Study says that cockroaches make use of fast and slow twitch muscle fibers at the same time adding a ‘force boost’ to their mandibles making it possible to chew on tough materials.
The study has been published today in PLOS ONE.
Lead author of the study, Tom Weihmann from the University of Cambridge’s Department of Zoology explains, “Since insects have an important role to play in many ecosystems, understanding the amount of force that these insects can exert through their mandibles is a significant step to better understanding behavioral and ecological processes and enabling bioinspired engineering.”
Findings reveal that these slow twitch muscle fibers are only triggered by cockroaches when they have to chew onto some tough object like wood. Such materials need repetitive, hard biting to create a bite force that is 50 times more powerful than their own body weight.
He further added that insects constitute an integral part of faunal biomass in many terrestrial ecosystems. They are, hence, a crucial food source but also important as decomposers of plants and animals. In this way they are crucial for material cycles and the ecological balance.”
Weihmann informed that theirs is the first study ever to calculate the bite forces of ordinary insects. His team found that the American cockroach, Periplaneta americana, is able to generate a bite force that is five times stronger than the force a human can generate with their jaws.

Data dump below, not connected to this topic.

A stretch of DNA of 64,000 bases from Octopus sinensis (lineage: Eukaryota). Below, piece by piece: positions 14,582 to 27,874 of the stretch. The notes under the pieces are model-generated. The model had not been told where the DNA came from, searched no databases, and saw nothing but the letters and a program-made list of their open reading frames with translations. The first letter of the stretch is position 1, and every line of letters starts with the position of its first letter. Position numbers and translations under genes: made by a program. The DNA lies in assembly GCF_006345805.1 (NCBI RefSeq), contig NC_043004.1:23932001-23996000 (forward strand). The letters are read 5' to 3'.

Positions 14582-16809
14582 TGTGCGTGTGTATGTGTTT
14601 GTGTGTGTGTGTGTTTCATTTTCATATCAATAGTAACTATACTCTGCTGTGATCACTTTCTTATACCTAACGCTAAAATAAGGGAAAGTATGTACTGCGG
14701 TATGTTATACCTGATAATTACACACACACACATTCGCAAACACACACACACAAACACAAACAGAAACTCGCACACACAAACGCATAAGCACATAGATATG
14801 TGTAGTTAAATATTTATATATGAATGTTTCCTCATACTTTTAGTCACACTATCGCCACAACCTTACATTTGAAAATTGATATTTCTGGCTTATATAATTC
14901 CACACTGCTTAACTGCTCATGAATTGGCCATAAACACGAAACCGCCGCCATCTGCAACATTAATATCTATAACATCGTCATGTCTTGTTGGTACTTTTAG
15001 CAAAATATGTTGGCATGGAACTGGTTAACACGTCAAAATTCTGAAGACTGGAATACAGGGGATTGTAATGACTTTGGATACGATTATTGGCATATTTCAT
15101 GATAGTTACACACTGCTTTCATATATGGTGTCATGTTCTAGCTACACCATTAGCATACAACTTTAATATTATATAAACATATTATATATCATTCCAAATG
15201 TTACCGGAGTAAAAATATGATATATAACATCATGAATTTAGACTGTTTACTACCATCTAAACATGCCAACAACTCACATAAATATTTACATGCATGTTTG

There have been studies done earlier on the biting force of larger animals, specifically vertebrates, having jaws full of teeth that they use to grind food, catch prey, or fend off other animals.
Cockroaches, however, are among insects having different biting mouthparts. They are equipped with a pair of strong, horizontally aligned bladelike jaws, or mandibles. Mandibles play a crucial part in the life of insects and are used up only to tear apart food, and also for digging, transferring food, defending, and feeding its offspring.
An mandibles are attached to the head capsule of the cockroach of thin multi-layered cuticle that form an intricately designed portion of their exoskeleton. The head capsule has the driving muscles for all parts of the mouth along with some of the other important organs of the central nervous and digestive systems.
This means that there is limited space for the muscles required to operate their scissor-like mandibles; so many insects have muscles with oblique fibers reducing the amount of widening that takes place when the muscles contract.
When examining the bite force is in question, cockroaches have the ideal system. According to Weihmann, they are “extraordinarily ordinary insects with regard to their mouthparts and biting abilities.”